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Category: AWS

Comparing AWS Textract and AWS Rekognition to extract text from images using PHP

A few months ago I tried using AWS Rekognition to detect text in images. The results were okay for casual use cases but overall the quality was pretty poor (primarily because Rekognition isn’t intended to be used as an OCR product). A few days ago (May 29), AWS announced the general availability of Textract, an actual OCR product. Out of curiosity, I wanted to run the same image I ran through Rekognition through Textract to compare the difference. While Textract isn’t 100%, it’s a huge improvement over Rekognition (as should be expected since it’s intended for this). View full results of Rekognition View full results of Textract Below is a side-by-side comparison of the results from the two services: Textract Results Rekognition Results DetectedText Confidence DetectedText Confidence DANS PUMP AND GO 98% DANS PLMP AND GO 98% 15238 MAIN ST 99% 15238 MAIN ST 100% NEWTOWN 100% NEWTOWN 100% CAROLINA 93812 96% CAROLINA 93812 97% ST-TX: 11089984 99% ST-TX: 11089987 (555) 708-2224 98% (555) 708-2224 100% 2014-02-25 IW424534:9338300 07:09 99% 2014-02-25 TW420534: 34:9338300 07:09 94% TERMINAL: 509338300 OPER: A 89% TERMINAL: 509338300 OPER: A 99% Fuel 99% Fuel (G) ($/G) 99% (G) ($/G) 98% ($) 95% ($) 99% Pump 9…

Reducing Amazon Connect Telephony Costs by 46% while Improving Caller Experience

The “Call Me” concept isn’t new but it’s low-hanging fruit that many don’t take advantage of. Using Amazon Connect, we’ll create a simple UI to improve the caller experience while saving 46% on our telephony costs (assuming we’re making US-destined calls with a US East/West instance) by diverting inbound toll-free calls to outbound DID calls. This is an extension of the “Placing Outbound Calls Using Amazon Connect API” post I did a couple months ago. That post should be your starting point if the code examples below aren’t lining up for you. The Benefits The result of a “Call Me” UI is a streamlined caller experience whereby the point of conversion (whether that’s a sale, lead, support request, or other) is merged with a “Call Me” experience that allows you to control the population they speak to and how they get to that population. Beyond the caller experience side (where they benefit from not having to repeat their issue multiple times, not losing their self-service history once they contact, etc), there’s a financial benefit (at least with Amazon Connect). As the Call Me experience is outbound and DID dialing, the costs per minute are ~46% lower than inbound toll-free dialing:…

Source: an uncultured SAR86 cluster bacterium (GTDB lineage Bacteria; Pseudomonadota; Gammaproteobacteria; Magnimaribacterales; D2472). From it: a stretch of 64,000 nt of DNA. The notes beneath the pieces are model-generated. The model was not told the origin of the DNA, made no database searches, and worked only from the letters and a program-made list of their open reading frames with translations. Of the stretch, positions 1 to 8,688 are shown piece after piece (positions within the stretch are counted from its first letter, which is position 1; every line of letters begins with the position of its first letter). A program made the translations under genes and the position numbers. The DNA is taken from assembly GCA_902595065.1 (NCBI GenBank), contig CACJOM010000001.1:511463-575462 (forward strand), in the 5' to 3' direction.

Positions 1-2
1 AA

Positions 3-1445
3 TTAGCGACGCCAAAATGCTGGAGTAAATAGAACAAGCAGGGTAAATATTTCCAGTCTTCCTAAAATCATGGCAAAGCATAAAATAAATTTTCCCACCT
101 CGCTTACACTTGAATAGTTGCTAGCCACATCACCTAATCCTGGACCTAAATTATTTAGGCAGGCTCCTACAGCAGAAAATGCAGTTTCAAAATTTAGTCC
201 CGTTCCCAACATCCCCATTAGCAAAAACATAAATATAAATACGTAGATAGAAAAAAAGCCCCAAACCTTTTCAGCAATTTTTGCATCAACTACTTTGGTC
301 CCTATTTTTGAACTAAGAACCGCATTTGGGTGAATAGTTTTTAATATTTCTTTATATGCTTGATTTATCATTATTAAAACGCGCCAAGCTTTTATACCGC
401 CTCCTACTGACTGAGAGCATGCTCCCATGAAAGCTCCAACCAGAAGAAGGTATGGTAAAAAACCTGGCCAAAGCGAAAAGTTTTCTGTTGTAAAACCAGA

Lambda Data Dips within Amazon Connect Contact Flows

I’ve read many different guides on this but none seemed to provide end-to-end guidance or were cluttered with other noise unrelated to Lambda or Connect. The power of Lambda function inclusion in the contact flow is immense – perform security functions, lookup/validate/store data, lookup customer data for CRM integration, etc. While learning this, I created a simple Lambda function to simply multiply the caller’s input by 10, store both numbers, and return the output to the caller – I’ll dive into querying Dynamo databases in the near future. What we’re doing Using Amazon Connect and AWS Lambda, we’ll create a phone number which accepts a user’s DTMF input, multiplies it by 10, saves the results as contact attributes, and regurgitates those numbers to the caller. The final experience can be had by calling +1 571-327-3066 (select option 2). Step 1-Create your Lambda Function Visit the Lambda console and select “Create Function”. For this example, I’m going to use the following details: Name: “FKLambdaDataDip” Runtime: Node.js 8.10 Rule: Create a custom role (and use the default values on the subsequent popup) Step 2-Creating the Resource Policy Now that the Lambda function exists, copy the ARN from the top right of the page:…

Placing Outbound Calls Using Amazon Connect API & PHP